Suburban Snapshots

Small Consolation

Monday, July 18, 2011

The three of us, our dogs, and thirty other friends and family members spent this past weekend camping out in and around my parents' house in Maine. They have acres and woods, and also central air. It was the first time I'd slept outdoors in years; back in high school I stopped going on the annual Catskills trips opting instead to throw parties while the adults were out of town. I impressed myself by setting up a tent, inflating the air mattress, cramming it into the tiny zipper door, and actually sleeping with Anna in the smelly, damp thing two nights in a row.

Anna and her cousins played for hours outdoors. The adults grilled, drank, sat up late around crackling fires, drank, and watched with pride the ever-growing population of kids become increasingly bruised, bitten, and filthy. It was admittedly a soft introduction to camping, but over the course of three days Anna hardly came inside.

Sunday was hot and breezeless. A group headed to a nearby pond to cool off and despite her protests, I packed up Anna and we headed for the water. We weren't pond-side for twenty seconds when she noticed a nearby float being bumped by tiny waves, and next to that an inflatable tube. She became inconsolable.

Anna lost it. She screamed for us to go get the floats, to bring them farther in. She was yelling that they'd be washed away. She gestured frantically. She hid her face in my mother's chest like she was watching a horror movie. Her fear was raw and it beat hard on my chest. Two groups nearby watching our failing efforts to calm Anna shared stories of their own kids' fears, one woman asked me if she acted this way with other things. I wanted to tell them all that little kids get weird fears all the time, my kid is okay, I know she's a disaster right now but I swear she's normal. She's normal.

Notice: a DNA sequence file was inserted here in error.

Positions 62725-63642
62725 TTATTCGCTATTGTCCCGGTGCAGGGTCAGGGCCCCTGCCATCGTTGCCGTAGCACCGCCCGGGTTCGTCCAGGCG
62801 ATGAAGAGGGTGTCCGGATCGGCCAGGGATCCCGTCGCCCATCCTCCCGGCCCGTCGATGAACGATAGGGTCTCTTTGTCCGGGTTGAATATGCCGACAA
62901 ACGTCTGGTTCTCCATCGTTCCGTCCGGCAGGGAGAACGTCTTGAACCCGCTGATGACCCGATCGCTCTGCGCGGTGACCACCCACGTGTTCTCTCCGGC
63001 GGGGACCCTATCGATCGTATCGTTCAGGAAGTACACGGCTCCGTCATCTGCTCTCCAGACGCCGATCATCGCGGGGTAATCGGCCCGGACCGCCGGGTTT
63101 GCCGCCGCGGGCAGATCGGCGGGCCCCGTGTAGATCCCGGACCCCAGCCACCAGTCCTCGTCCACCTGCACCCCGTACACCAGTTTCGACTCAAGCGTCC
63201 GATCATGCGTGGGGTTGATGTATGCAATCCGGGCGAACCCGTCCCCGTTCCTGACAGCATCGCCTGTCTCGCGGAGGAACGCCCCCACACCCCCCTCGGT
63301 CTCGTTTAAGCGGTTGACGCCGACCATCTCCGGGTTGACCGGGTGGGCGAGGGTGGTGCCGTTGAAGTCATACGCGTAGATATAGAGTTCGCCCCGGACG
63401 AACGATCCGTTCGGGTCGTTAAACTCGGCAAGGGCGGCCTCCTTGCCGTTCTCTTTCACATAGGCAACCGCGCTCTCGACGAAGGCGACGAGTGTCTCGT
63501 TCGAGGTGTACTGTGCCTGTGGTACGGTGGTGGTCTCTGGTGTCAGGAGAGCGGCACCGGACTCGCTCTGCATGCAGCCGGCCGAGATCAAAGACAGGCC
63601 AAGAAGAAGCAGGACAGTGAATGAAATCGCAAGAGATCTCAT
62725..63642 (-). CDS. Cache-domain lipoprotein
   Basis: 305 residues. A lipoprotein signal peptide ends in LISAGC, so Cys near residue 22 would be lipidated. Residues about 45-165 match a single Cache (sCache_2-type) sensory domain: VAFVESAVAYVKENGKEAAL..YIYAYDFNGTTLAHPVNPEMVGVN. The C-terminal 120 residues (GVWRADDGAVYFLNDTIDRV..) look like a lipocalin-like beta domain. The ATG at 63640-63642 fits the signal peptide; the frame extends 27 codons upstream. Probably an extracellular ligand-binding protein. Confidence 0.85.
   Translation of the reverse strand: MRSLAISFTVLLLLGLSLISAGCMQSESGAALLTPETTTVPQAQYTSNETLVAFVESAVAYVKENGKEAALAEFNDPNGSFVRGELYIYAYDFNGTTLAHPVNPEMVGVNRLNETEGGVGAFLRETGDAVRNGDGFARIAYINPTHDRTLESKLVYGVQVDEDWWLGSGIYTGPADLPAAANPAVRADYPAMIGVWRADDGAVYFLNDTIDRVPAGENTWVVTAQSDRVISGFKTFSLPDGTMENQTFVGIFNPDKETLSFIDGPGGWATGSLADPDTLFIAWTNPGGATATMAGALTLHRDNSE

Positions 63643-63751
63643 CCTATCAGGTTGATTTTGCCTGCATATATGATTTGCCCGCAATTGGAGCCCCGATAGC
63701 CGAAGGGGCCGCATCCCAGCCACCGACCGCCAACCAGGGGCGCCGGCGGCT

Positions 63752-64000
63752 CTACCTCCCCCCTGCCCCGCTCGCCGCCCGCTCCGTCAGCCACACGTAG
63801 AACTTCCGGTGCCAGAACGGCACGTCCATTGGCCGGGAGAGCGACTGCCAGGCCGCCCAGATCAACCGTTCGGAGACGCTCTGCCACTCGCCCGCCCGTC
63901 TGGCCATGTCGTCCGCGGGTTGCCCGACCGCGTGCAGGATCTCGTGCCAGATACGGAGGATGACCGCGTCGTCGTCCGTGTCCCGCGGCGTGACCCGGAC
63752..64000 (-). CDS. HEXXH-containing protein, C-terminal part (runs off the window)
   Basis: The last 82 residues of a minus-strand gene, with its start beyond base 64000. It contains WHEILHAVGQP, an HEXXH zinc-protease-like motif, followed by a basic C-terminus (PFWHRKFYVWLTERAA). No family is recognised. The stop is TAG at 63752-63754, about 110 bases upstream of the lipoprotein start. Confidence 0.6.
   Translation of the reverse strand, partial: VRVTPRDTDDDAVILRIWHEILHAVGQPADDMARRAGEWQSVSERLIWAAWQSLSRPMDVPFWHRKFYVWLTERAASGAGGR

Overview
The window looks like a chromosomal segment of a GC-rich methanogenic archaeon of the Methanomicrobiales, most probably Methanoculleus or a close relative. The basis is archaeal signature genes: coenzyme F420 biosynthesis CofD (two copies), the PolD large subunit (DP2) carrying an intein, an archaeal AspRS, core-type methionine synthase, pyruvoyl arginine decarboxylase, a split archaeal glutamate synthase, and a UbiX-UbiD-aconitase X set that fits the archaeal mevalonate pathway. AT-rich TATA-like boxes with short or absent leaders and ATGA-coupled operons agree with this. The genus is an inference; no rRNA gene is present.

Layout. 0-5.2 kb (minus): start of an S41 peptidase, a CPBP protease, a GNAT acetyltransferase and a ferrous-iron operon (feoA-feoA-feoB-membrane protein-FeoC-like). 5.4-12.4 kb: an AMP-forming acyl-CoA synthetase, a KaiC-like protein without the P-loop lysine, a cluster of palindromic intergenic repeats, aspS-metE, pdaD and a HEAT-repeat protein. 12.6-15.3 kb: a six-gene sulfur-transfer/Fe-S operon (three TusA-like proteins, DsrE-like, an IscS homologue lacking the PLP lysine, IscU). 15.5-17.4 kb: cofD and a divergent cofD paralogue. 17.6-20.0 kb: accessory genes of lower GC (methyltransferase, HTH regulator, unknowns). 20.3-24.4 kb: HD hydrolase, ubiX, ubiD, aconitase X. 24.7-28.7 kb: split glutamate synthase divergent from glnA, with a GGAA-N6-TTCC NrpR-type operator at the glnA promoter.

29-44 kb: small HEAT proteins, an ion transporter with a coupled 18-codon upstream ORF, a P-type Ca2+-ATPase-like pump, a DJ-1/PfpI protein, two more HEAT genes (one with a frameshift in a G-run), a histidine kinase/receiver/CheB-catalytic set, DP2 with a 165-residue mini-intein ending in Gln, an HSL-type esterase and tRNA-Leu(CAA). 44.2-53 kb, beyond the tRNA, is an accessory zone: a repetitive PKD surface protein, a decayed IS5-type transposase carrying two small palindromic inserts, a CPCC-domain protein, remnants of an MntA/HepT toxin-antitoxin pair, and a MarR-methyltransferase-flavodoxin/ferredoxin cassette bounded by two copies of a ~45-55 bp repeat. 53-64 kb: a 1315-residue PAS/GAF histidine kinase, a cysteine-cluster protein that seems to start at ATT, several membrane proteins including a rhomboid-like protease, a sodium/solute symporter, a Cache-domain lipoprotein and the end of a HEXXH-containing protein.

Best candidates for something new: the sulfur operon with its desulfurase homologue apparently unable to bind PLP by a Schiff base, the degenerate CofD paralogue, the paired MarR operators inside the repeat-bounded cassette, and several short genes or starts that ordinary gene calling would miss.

The kind people who owned the drifting water toys pulled them to shore, and for a second Anna was calm. But her eyes surveyed the water line and spotted more, and before she spiraled back to panic I carried her across the road to the parked car. We weren't in the cross walk before I was sobbing. I was trying to calm her and I couldn't stop myself from crying. She held onto my neck trembling out her last tears. Her hair was sticky and her face was wet on my shoulder. I held her and rubbed her back, leaning against my car until I could pull myself together.

I can tolerate a lot with Anna, I can take her little rage, her disobedience, I can take being dragged out of bed and bossed around before the sun is even up, but my God you guys, I'm really bad at fear. And I know this will pass -- it's just the latest in a line of fears that have included everything from fuzz to wind. But it's awful to not be able to reassure her, to wonder if I need to be tougher, hoping I'm not reinforcing her worry with my impulse to comfort her in the moment.

I was under the impression that being a mom meant being able to always fix things, where saying, "It's going to be okay" made it so. Or at least I'd hoped to hold onto that myth for a while longer.

blog comments powered by Disqus